• Published 21st Aug 2021
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Letting Go Of The Reins - applebatofalltrades



Applejack's rodeo career takes a turn. She must learn to adapt to her new life and the challenges that come with it.

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Game Day Day Two: The Final Day of Game Day

Game day day two.

It definitely felt very different than it did twenty four hours ago. Since then, Applejack had decided to drop out of tie-down to give Barley and, less importantly, herself a break. After what had happened the day before, she decided to let the horse rest, although she could definitely use the extra time to just sit for a bit.

She rubbed her forehead, still feeling the hangover despite it being well into the day. Maybe not her proudest moment, she would admit, but at least she had drank so much she could hardly remember any of it, right?

No, don’t try an’ justify your stupidity.

It had been a pain to get dressed in the morning; the next day soreness from her fall and the intense drowsiness and pain from the hangover definitely were not a good mixture. Her limbs still felt a million times heavier, and it was even difficult to walk properly still. She hadn’t asked for the details about it, deciding she’d rather not know. All she knew was that Strawberry Sunrise was involved because of course she was involved.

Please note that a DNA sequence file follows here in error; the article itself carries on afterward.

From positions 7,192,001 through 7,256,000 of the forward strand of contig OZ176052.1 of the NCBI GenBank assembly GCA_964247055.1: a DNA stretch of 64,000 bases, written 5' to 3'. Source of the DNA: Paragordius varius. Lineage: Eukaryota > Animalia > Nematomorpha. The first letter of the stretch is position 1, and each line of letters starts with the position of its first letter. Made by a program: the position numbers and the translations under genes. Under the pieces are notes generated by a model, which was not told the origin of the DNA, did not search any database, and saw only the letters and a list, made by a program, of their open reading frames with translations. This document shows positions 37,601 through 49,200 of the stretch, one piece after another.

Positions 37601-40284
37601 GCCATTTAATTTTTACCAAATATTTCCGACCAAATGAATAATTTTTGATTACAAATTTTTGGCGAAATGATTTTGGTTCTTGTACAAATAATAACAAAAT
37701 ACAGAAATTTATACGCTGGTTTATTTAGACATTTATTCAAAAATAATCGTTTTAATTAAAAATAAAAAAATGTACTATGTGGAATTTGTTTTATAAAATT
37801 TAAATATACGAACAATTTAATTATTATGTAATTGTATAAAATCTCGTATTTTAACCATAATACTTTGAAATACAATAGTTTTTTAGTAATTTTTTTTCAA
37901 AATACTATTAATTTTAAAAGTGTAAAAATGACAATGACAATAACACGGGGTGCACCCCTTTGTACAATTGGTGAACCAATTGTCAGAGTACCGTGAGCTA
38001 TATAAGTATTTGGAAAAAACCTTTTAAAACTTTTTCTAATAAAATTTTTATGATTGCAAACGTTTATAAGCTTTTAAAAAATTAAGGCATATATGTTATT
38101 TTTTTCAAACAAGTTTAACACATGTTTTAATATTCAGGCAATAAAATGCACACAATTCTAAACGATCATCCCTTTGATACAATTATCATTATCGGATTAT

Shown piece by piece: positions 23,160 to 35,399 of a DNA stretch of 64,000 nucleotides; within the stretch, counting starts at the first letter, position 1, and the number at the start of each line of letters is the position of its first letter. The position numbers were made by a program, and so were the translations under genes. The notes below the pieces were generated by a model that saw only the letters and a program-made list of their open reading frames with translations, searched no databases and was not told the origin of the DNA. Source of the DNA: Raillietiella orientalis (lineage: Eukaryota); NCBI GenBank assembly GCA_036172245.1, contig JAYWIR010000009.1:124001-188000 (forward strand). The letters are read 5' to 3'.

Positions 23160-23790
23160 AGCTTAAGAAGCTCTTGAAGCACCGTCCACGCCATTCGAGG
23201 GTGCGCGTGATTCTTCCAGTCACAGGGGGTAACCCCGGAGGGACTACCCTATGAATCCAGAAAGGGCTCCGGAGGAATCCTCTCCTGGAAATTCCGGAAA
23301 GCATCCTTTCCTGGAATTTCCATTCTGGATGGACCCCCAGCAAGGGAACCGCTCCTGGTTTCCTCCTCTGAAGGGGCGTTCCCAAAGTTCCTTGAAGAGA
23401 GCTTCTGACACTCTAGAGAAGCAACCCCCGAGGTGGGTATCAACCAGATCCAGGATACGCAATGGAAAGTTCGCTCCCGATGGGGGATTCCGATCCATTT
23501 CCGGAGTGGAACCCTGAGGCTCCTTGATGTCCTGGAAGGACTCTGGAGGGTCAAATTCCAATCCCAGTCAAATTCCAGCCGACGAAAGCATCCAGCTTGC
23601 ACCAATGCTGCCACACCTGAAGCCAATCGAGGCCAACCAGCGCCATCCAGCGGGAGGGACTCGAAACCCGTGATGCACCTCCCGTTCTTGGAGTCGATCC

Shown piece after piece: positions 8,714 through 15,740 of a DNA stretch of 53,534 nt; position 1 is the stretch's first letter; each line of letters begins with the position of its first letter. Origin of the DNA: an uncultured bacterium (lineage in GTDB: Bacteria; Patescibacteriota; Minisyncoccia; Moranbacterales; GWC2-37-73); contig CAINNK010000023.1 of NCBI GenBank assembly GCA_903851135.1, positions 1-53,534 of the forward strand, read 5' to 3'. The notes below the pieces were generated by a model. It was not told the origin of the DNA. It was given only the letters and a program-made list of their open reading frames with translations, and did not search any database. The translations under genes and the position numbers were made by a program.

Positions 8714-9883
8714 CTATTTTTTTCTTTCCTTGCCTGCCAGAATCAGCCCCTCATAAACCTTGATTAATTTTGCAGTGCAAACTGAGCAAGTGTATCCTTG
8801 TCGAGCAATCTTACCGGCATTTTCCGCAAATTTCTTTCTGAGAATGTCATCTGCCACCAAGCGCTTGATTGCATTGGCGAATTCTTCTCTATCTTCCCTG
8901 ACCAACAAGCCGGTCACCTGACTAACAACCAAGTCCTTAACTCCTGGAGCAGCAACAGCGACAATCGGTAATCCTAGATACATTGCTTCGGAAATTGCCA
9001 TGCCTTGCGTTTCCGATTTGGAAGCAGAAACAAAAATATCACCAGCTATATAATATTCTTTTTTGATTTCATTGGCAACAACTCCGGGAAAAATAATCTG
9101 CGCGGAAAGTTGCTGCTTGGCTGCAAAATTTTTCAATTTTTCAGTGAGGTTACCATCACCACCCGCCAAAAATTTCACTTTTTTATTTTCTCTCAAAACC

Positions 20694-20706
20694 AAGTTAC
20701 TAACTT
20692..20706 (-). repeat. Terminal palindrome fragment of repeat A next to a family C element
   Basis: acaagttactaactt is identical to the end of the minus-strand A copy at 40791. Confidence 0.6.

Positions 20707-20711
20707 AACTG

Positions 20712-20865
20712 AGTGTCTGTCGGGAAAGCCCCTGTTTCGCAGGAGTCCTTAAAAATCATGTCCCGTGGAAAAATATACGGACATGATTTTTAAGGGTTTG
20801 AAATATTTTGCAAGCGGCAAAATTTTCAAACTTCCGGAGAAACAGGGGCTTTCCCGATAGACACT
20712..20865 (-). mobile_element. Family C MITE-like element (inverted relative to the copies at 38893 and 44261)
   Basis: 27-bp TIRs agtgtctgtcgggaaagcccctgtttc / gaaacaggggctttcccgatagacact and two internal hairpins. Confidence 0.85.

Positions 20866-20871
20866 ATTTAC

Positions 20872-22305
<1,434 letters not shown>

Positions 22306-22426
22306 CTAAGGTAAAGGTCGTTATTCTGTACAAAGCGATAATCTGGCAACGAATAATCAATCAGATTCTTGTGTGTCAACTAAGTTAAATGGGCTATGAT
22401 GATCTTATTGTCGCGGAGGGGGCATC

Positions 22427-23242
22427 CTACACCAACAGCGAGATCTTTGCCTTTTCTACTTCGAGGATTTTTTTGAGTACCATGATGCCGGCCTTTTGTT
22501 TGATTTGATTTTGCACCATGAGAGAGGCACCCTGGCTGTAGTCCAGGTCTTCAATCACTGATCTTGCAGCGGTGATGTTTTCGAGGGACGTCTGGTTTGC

Through it all, she bit her tongue and didn’t complain, though, not even when Granny and just about every other older adult chewed her out for being so irresponsible. Not to mention her own brother admonishing her after they were done with her. At least he had been concise, but it still put her off.

She’d definitely say it was well deserved, though. Applejack sniffed and blew into her cold hands, wincing a bit as the bruise on her back pained her. She wasn’t sure if it was from the fall or from whatever had happened the night before, but the fact was that it hurt like hell. Adjusting how she sat in the stadium seat helped a bit, at least. She sat next to empty seats once occupied by her immediate family as they watched directly from the fence down below.